• In some cases entry level pro models are the best option for multi-monitor support - particularly on low profile desktops. Low-profile consumer parts tend to be entry level cards with mixed outputs (HDMI, VGA, DVI). Low-profile Quadro (for example) cards often have DMS-59, multiple HDMI or proprietary connectors supporting up to 4 displays; similar specifications can be seen in corresponding products from ATI.


Photo realistic rendering is a processor intensive activity. The process will be sped up if the application can offload some (or all) of this activity onto the graphics card's GPU.

The better the card the better the photo-realistic rendering and real-time rendering performance.

So obviously a higher end card will improve performance. However, you probably don't need to go all the way to a professional card - a gaming card will probably do. Ultimately the difference between the two is one of degree. The professional card will have faster memory (for example).

Have you looked on the Accurender and Photoshop sites for benchmark figures and recommended machine specifications?

It's one of those cases where you need to try before you buy, but with computer hardware that's not always easy.

  • Well yes I've done a little research on the recommended specifications and it seems that even a 7600GT is enough. The question is how much more would I gain with a mainstream professional GPU. I'm not looking for a 1.000€ GPU. – Imhotep Mar 23 '10 at 15:39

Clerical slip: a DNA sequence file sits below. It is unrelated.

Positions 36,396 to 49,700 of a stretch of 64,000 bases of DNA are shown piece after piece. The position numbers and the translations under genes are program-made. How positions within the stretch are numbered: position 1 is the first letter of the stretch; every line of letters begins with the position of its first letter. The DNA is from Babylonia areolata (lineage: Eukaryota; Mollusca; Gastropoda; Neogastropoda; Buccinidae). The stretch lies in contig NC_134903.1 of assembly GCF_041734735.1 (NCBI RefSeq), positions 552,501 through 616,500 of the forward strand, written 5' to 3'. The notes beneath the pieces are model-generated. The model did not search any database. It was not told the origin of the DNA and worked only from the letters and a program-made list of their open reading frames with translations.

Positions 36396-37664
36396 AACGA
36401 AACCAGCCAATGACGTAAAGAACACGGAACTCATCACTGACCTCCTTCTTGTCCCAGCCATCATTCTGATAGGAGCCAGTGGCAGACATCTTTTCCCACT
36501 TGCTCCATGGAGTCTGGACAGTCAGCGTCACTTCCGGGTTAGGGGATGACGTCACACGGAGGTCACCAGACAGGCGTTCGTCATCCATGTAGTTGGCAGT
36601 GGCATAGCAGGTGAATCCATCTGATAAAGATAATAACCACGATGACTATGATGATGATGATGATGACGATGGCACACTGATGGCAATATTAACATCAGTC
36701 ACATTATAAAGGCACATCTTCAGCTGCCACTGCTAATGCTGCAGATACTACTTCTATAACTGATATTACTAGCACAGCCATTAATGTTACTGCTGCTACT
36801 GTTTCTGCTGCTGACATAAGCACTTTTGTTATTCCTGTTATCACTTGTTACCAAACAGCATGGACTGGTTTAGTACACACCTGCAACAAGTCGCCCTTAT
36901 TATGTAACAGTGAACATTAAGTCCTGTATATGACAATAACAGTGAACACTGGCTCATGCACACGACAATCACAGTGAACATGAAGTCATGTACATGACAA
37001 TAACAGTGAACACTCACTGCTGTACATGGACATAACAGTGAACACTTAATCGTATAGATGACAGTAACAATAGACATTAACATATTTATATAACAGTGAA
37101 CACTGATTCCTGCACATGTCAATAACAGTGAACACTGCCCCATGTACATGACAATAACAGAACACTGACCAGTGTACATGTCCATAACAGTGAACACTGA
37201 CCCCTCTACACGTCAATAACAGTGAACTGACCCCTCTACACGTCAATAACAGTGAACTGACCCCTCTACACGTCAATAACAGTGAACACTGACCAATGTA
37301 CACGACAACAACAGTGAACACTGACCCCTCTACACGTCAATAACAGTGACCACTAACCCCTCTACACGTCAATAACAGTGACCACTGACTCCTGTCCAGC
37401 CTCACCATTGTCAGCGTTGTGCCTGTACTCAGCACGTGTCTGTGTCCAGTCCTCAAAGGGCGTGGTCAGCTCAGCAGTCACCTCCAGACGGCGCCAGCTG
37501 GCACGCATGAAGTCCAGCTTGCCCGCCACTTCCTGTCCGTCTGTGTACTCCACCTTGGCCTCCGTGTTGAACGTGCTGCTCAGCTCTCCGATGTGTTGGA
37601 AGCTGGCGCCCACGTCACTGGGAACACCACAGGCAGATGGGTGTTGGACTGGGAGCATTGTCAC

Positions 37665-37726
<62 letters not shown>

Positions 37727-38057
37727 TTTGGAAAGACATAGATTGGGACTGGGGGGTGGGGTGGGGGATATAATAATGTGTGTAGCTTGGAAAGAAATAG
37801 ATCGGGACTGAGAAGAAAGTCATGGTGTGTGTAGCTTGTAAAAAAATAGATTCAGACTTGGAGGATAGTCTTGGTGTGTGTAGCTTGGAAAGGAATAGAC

• @Imhotep - You'll need to compare the performance of the 7600GT against a higher spec card and decide whether the increase in cost is worth the increase in performance. Only you know how much you're prepared to spend. – ChrisF Mar 23 '10 at 15:52
  • That is the reason for making this topic. I cannot find any specific answer whether a professional GPU affects the performance on rendering STATIC environments, not animations. I know that a professional GPU is inevitable for 3D animations, but what happens in static rendering eludes me. – Imhotep Mar 23 '10 at 16:01
  • @Imhotep - You should be able to get an idea of the performance by comparing what figures they do present. Also, what do Accurender and Photoshop recommend? – ChrisF Mar 23 '10 at 16:04
  • I found the requirements and supported cards here: kb2.adobe.com/cps/405/kb405711.html Anyhow it's not Photoshop and Accurendered I'm so concerned about, it's 3dsMax that seems more power demanding. I just can't find if it's only CPU, or both CPU and GPU demanding and if the later, whether a professional GPU is recommended. You can see 3dsMax requirements here: usa.autodesk.com/adsk/servlet/pc/… – Imhotep Mar 23 '10 at 16:42